Okay, the title is a bad pun. Really bad, but the inspiration(?!) for the title is I came across an article on Adland.TV (http://bit.ly/nFWz1r ) about schools are selling advertising space to help with the the budget cuts in today’s economical climate.
In Philadelphia, Bucks County’s Pennsbury School District, the 16 elementary, middle, and high schools are being adorned with – some say defiled by – advertisements as large as 5 by 10 feet. By month’s end, 47 should be in place. Ultimately, 218 are to appear on walls and floors, and shrink-wrapped over lockers, locker-room benches, even cafeteria tables. The Pennsbury school board signed a contract with a national advertising agency that could boost the district’s battered budget by as much as $424,000, while giving the firm’s clients access to the habitat of 10,950 children, tweens, and teens. The ads must relate to health, education, nutrition, or student safety, and may not directly endorse products. They tout, among other things, reading and outdoor activities (the U.S. Library of Congress and the Ad Council); organizational skills (Post-it Notes), and concussion awareness (Dick’s Sporting Goods).
Last month, New Jersey has allowed districts to display advertisements on their school buses, noting that districts could earn up to $1,000 per bus by selling ads. Other states like Ohio, Utah and Washington had also considered a similar move. Two years ago, Idaho high school teacher Jeb Harrison started selling ad space on his tests and handouts — by striking a deal with a local pizza shop.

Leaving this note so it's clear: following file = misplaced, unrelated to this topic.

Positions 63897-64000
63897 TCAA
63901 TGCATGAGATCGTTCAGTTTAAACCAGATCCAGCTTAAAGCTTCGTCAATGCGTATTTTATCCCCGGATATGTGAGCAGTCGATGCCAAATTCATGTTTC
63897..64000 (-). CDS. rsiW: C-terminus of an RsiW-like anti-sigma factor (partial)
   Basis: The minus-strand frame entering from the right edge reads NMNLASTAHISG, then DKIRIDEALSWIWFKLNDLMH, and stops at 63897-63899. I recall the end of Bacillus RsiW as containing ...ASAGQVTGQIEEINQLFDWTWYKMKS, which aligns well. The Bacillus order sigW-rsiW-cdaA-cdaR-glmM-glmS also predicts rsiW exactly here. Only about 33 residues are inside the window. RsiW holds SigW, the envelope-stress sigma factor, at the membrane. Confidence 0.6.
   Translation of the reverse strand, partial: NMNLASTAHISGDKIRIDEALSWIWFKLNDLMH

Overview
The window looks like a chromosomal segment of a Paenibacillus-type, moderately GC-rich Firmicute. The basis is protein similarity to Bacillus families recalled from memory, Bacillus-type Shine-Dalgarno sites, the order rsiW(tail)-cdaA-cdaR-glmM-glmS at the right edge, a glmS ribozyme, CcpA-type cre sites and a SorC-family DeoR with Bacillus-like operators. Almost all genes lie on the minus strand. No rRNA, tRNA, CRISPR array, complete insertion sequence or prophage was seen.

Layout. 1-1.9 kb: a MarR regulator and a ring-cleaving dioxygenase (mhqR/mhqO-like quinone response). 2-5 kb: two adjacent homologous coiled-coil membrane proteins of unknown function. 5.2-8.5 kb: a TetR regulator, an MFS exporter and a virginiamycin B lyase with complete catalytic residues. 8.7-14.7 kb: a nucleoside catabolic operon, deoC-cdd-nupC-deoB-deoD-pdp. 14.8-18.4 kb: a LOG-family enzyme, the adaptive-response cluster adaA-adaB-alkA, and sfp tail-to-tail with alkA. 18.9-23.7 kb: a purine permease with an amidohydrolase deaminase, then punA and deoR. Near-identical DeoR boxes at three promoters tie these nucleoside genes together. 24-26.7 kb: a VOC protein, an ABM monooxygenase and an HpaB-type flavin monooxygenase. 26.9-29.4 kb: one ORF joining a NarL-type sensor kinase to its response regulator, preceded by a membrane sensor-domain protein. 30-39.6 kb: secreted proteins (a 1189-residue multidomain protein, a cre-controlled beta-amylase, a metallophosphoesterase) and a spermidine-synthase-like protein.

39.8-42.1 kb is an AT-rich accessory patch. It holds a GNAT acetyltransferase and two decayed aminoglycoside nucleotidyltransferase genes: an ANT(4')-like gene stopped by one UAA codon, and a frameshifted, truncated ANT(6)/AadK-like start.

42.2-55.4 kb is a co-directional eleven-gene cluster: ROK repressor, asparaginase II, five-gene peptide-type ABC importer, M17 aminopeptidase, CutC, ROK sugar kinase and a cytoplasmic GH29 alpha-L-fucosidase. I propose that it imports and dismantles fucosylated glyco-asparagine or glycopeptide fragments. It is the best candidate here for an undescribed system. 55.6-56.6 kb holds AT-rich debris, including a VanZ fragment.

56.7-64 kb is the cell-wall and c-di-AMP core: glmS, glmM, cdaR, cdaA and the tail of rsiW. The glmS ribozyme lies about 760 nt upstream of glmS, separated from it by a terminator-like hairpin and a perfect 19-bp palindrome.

Florida’s Orange County Public Schools have adopted an advertising program that allows marketing in areas including online, on lunch menus, play sponsorships and a parking garage billboard. In about 18 months, the district had made about $270,000, according to the Orlando Sentinel. At home in Colorado, Jefferson County Schools says the district “has a three-year contract with a bank that is worth about $500,000 over four years. A bank spokesperson said ”This contract also allows to be prominently displayed on the district Web page, in district stadiums, and in every high school gym.”
Now, when I was in school we had our share of ads or posters or hallway decorations for Homecoming, Prom, School Elections, Dances, concerts and plays. Now they just have to compete for wall space against an Post-it Notes.